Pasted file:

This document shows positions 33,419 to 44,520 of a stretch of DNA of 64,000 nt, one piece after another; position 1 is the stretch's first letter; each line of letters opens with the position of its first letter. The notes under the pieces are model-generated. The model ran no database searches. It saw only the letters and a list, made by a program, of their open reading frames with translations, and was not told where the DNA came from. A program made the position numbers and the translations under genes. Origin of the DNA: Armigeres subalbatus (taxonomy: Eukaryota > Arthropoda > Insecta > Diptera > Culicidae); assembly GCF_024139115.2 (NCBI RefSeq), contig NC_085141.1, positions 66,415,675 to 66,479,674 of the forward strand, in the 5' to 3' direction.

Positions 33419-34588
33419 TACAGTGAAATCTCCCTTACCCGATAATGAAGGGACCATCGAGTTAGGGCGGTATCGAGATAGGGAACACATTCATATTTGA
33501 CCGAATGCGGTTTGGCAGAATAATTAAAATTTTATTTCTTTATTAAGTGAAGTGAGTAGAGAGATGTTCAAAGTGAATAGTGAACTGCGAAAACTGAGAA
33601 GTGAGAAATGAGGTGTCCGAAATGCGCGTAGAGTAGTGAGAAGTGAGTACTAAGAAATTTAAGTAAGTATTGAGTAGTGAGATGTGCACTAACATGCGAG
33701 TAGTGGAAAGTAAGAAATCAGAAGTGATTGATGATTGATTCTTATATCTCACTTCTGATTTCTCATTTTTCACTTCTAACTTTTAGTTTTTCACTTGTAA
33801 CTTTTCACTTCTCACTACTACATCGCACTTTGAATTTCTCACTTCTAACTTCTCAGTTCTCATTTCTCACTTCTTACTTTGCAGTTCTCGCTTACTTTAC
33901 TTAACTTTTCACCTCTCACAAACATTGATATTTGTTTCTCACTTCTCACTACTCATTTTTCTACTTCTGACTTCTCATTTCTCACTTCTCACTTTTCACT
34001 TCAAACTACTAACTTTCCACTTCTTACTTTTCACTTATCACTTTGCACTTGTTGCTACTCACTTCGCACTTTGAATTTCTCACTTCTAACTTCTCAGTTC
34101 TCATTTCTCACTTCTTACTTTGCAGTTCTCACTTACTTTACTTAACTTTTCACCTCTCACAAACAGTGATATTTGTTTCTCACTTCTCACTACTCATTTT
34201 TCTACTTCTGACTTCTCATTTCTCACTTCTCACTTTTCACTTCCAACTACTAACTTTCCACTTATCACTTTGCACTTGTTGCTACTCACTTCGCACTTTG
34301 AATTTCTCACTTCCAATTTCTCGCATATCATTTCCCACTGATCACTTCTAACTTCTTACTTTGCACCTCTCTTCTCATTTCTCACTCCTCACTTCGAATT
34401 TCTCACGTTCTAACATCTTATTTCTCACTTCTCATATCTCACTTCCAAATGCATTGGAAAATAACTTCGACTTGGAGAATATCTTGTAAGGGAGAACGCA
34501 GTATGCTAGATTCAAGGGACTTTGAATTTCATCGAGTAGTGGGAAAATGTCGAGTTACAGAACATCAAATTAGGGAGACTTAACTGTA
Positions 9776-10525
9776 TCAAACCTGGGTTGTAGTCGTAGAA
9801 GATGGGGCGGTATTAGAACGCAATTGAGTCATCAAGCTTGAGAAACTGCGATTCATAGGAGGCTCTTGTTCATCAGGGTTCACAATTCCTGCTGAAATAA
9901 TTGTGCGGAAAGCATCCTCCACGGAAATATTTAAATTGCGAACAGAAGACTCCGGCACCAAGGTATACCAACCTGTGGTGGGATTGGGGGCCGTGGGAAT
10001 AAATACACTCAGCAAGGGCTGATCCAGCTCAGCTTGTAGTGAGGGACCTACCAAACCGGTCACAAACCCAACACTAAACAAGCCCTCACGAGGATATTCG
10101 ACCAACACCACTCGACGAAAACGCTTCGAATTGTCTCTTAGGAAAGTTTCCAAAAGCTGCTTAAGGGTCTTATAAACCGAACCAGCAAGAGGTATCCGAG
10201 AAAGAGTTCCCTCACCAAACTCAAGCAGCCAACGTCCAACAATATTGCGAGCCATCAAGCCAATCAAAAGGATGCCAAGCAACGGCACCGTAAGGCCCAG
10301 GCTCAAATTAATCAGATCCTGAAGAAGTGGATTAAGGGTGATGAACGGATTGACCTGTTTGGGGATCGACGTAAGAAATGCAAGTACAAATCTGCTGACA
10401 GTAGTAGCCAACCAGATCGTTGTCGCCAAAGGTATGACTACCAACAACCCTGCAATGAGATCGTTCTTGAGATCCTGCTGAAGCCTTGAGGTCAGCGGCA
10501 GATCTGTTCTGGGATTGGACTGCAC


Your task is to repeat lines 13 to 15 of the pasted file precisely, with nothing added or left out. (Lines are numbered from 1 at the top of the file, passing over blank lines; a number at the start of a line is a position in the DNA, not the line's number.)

34401 TCTCACGTTCTAACATCTTATTTCTCACTTCTCATATCTCACTTCCAAATGCATTGGAAAATAACTTCGACTTGGAGAATATCTTGTAAGGGAGAACGCA
34501 GTATGCTAGATTCAAGGGACTTTGAATTTCATCGAGTAGTGGGAAAATGTCGAGTTACAGAACATCAAATTAGGGAGACTTAACTGTA
Positions 9776-10525